Brexit news: Grieve and rebel Tories write to EU demanding EIGHT-MONTH Brexit delay | Politics | News

The European Union agreed to a Brexit delay of up to three months yesterday, just before MPs voted down Prime Minister Boris Johnson’s third attempt to hold a general election on December 12. Now EU letters have been sent a letter signed by “whipless” Conservatives including Mr Grieve, Lord Heseltine and Guto Bebb, according to Huffington Post’s Paul Waugh. Former Tory ministers Lord Deben, Viscount Hailsham, Lord Willetts and former Number 10 aide Lord Cooper of Windrush are also said to be on the list.

The letter said: “We are determined to work across the political spectrum, with all willing political parties and individuals, to secure such a confirmatory vote.

“However, an extension to January 31st does not allow sufficient time for this to be organised under the UK rules.

“We, therefore, urgently request the EU and Governments throughout Europe to allow UK citizens, who still remain EU citizens, the right to confirm their views on our future relationship with the EU.

“In order to do this, we would need six to eight months to secure and hold a confirmatory vote.”

Mr Johnson failed on Monday to get the two-thirds majority needed to secure an election under the Fixed-Term Parliaments Act (FTPA).

The Government fell 135 votes short of the 434 required to get an election under the FTPA on Monday.

After the vote, he said he would try again, by a legislative route that would only require a simple majority.

He told Parliament: “We will not allow this paralysis to continue and, one way or another, we must proceed straight to an election.

READ MORE: Tories ridicule SNP’s Ian Blackford during long-winded Brexit rant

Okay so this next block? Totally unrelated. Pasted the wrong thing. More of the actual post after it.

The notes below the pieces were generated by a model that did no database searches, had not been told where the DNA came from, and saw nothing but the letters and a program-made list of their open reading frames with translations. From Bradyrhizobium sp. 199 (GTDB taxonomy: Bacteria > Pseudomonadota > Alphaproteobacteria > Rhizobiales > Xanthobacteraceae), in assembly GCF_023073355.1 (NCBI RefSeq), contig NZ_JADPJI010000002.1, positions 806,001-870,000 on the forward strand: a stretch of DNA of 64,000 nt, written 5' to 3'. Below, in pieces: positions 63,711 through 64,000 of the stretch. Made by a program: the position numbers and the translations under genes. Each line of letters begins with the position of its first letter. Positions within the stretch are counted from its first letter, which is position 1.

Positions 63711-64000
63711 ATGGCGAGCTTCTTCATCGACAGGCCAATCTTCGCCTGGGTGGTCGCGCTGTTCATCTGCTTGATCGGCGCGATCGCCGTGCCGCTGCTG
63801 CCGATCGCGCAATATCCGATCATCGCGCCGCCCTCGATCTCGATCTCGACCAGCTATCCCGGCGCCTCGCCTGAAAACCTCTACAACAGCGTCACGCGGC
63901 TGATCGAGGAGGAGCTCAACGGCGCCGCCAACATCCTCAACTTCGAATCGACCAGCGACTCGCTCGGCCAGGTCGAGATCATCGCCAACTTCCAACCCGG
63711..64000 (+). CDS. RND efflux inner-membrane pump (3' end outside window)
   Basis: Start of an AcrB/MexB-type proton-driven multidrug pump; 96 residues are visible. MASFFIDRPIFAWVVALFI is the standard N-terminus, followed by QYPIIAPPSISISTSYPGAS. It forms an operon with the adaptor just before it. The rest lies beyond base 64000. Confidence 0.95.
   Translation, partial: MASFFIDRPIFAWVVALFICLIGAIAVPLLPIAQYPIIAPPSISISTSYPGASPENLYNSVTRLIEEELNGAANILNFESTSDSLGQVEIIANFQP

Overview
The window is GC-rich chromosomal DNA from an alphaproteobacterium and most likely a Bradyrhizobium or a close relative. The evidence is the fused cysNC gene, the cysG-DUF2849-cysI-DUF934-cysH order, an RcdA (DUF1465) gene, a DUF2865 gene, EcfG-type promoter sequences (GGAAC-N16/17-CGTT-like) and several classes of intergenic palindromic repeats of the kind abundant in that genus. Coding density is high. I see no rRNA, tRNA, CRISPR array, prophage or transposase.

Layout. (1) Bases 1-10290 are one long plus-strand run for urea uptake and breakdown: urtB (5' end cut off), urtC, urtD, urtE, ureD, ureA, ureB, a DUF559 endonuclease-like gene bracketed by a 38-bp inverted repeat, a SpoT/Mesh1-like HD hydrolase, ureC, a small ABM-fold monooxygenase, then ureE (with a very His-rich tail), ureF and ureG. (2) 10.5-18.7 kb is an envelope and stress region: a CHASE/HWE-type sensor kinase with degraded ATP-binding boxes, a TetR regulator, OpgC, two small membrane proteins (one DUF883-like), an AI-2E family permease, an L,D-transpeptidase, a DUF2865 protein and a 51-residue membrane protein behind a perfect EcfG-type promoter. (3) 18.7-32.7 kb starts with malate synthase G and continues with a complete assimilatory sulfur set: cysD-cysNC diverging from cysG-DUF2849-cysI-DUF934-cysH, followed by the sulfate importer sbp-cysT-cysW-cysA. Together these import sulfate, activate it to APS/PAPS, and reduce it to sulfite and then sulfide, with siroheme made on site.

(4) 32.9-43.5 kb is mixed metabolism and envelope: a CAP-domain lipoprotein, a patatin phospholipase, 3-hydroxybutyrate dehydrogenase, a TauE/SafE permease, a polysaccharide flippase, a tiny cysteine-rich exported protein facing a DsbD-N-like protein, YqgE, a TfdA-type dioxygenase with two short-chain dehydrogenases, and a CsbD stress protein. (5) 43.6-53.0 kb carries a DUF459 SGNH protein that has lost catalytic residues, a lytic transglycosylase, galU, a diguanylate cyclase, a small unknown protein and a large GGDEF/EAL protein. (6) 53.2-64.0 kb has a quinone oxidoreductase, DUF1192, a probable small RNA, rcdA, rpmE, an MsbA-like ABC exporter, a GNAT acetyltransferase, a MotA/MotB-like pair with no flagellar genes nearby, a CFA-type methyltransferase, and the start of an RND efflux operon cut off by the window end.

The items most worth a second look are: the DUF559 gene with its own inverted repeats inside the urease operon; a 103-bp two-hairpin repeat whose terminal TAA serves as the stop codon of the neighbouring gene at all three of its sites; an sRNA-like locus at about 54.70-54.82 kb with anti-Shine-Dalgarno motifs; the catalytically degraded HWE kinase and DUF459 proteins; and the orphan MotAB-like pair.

Former Attorney General Mr Grieve called Mr Johnson’s attempts to get an early election “blackmail” last week.

He said on Newsnight: “It’s a form of blackmail, a sort of Morton’s fork.

“You have got to sign up to an early election and in the meantime in return I will allow you to consider a piece of legislation for a short period, that actually we all agree requires rather longer.

“It is a major piece of legislation.”

Jeremy Corbyn said Labour, who abstained on the FTPA motion yesterday, would want to scrutinise whatever the Government put forward.

Shadow transport secretary Andy McDonald said Labour is unlikely to change its position to back the Government on an election.

He told Sky News: “I think it’s very unwise to be having a general election in the run-up to Christmas.”

The SNP’s Westminster leader Ian Blackford added they would need a “cast-iron guarantee” that Mr Johnson would not try to bring back his deal to Parliament.

But Commons Leader Jacob Rees-Mogg attempted to win them over by confirming that Mr Johnson’s new Bill would mean his Brexit deal would not be brought back before MPs.

Commons Speaker John Bercow said opposition MPs would have the ability to table amendments to the Bill on Tuesday.

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